Perhaps however having touched to some extent on just a few of the happenings during the 18th and 19th centuries, one must conclude this Introduction by drifting back yet still further to the few scraps of history regarding the probable ancient settlement of Wilstone or Wyvellsthorn.
Archaeologists and historians give the date of our village as being established in its present position during the 6th century, the village greens being V-shaped and of pure Saxon origin. Previous to this it was generally thought that the first settlement could have been situated on the lower slopes of the hills behind the present reservoirs away from the large areas of swampy ground now covered by our large reservoir. The whole of this area was named throughout the centures as Black Moor, and even today many of the fields around are still named The Moors. There is evidence of this being so for Mr Mead of Great Farm while ploughing in these moors during 1972 unearthed a large amount of broken pottery which contained traces of a very earlier occupation, and it resulted in the whole area being designated as one of Great Historical and Scientific Interest.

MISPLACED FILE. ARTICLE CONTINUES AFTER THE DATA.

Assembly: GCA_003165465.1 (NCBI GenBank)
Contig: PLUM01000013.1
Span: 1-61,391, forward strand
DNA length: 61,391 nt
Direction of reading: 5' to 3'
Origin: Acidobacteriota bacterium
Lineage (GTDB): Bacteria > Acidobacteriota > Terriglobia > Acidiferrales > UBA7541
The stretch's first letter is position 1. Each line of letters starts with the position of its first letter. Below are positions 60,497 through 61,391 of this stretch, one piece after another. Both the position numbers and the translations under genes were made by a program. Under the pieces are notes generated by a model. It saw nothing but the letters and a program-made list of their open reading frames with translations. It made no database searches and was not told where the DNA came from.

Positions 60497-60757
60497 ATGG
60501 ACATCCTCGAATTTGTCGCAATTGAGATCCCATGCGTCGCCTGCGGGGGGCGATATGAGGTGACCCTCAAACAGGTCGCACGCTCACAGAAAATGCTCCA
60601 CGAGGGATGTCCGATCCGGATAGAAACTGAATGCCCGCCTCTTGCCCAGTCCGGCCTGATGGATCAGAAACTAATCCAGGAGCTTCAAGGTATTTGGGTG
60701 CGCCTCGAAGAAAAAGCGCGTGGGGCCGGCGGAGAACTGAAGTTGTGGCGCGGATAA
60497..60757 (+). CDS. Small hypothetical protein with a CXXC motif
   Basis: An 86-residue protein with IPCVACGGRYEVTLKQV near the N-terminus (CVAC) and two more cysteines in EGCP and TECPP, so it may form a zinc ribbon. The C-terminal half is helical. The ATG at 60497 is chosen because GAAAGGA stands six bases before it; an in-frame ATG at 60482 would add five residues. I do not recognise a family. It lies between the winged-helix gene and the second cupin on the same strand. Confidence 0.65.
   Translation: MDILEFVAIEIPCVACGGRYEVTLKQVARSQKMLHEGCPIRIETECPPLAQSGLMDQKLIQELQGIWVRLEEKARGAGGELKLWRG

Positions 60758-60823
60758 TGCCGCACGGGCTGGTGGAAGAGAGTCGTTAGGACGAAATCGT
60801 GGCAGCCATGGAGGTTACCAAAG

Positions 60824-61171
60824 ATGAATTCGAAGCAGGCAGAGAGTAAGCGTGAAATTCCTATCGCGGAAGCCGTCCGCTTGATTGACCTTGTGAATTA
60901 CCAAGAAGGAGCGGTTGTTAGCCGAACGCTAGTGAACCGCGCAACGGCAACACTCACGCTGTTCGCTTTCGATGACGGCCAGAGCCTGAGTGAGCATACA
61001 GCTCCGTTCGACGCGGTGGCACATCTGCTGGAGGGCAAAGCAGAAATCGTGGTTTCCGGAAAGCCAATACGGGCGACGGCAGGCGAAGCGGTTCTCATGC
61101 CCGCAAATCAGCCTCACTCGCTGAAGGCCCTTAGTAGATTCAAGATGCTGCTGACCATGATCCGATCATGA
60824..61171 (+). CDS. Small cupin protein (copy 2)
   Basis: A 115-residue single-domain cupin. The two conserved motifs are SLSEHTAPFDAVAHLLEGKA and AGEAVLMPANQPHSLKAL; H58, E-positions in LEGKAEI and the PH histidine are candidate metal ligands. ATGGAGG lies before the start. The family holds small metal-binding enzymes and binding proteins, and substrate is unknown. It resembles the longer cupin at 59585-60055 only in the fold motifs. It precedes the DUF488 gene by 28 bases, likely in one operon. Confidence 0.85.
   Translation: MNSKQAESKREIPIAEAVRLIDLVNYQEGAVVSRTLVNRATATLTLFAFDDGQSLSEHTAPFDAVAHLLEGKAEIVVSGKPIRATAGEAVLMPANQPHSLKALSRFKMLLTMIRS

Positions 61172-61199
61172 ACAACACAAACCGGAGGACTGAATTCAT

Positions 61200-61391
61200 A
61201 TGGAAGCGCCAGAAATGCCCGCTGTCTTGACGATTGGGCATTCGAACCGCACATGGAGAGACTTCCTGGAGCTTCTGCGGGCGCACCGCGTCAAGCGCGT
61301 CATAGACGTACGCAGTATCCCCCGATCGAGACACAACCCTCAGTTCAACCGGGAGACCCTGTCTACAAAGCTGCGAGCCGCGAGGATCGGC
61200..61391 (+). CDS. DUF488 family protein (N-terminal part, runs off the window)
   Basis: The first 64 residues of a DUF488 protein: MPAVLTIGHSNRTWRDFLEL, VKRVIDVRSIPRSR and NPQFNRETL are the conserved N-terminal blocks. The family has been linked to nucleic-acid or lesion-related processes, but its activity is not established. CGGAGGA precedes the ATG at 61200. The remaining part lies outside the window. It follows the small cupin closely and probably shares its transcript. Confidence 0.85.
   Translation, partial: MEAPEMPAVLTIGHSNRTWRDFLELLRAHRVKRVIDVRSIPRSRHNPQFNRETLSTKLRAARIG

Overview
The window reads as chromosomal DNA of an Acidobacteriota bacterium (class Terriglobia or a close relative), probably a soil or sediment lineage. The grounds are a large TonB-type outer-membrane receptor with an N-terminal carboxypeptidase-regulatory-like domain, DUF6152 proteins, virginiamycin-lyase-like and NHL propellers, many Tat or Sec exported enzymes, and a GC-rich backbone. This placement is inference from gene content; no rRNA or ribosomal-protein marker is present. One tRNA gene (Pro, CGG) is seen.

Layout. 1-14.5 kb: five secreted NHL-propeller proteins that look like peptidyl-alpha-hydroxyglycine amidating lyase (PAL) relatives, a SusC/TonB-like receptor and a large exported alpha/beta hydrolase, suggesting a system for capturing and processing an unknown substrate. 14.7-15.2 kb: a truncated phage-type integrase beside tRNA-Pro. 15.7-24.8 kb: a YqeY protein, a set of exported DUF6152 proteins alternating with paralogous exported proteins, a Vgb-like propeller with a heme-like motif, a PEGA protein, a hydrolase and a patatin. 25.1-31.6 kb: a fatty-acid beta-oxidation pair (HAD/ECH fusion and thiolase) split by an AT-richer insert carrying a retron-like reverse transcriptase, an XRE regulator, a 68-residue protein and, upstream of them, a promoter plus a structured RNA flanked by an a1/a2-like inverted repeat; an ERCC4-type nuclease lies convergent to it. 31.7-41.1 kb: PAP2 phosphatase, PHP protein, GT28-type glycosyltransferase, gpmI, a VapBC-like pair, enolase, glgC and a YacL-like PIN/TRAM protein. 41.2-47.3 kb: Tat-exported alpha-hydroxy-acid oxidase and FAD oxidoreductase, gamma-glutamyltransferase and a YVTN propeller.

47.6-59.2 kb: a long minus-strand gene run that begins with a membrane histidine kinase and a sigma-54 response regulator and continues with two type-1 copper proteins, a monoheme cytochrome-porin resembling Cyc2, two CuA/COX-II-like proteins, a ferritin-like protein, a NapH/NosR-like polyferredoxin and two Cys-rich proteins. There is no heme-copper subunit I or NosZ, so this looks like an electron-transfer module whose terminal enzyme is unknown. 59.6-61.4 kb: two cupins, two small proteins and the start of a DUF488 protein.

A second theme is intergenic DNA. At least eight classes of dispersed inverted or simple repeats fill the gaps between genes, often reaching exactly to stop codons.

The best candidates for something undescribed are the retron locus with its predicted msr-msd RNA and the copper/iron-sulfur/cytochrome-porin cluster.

Whether the Romans came along our tracks is uncertain but it is interesting also to record that a coin was found in a cottage garden on the Lower Icknield Way a few years ago which bears the name of P Metilius Nepos, a Roman governor of Britain from AD96 to AD98. One feels sure that at some future date much more will be discovered. By 1088 it is known that a small settlement was well established, coming under the entry for Tring reads as follows:
|"In this Village (Tring) is another Berewic where eight villagers reside who have two ploughs and a third possible."|
The area around Sandbrook Lane consisted of Berewic Field, Wick Mead, Pond Close and Long Close, all names going back for centuries and we are sure formed the nucleus of our first village settlement.
Sandbrook Holding and the sewage pumps stand on Berewic Field with the Wick Mead Field and Pond Close just beyond the gate.
Previous to the enclosures and before being cut in half by the Aylesbury Arm of the canal, this field stretched as far as the bridle way with an outlet into Astrope Lane opposite Dinah’s Pond.
Gubblecote was a place of some importance during the Middle Ages and is now included in the list of Hertfordshire’s Lost Villages. Many important tracks crossed at this point and it was quite a large settlement in 1088. So much so that one could write of events which occurred around those crossroads.
Returning however to the village, the following list shows how Wilstone’s name has changed over the centuries:
In conclusion, my many thanks to the present and past inhabitants of our village for their assistance in providing me with so many old photographs and scraps of information.
Although one tries to cover the course of the village history, I am well aware that many important events will probably have been overlooked. So I must leave this to those who follow on, perhaps with the modern methods of research that exist today, there will be one interested enough to fill in the missing gaps.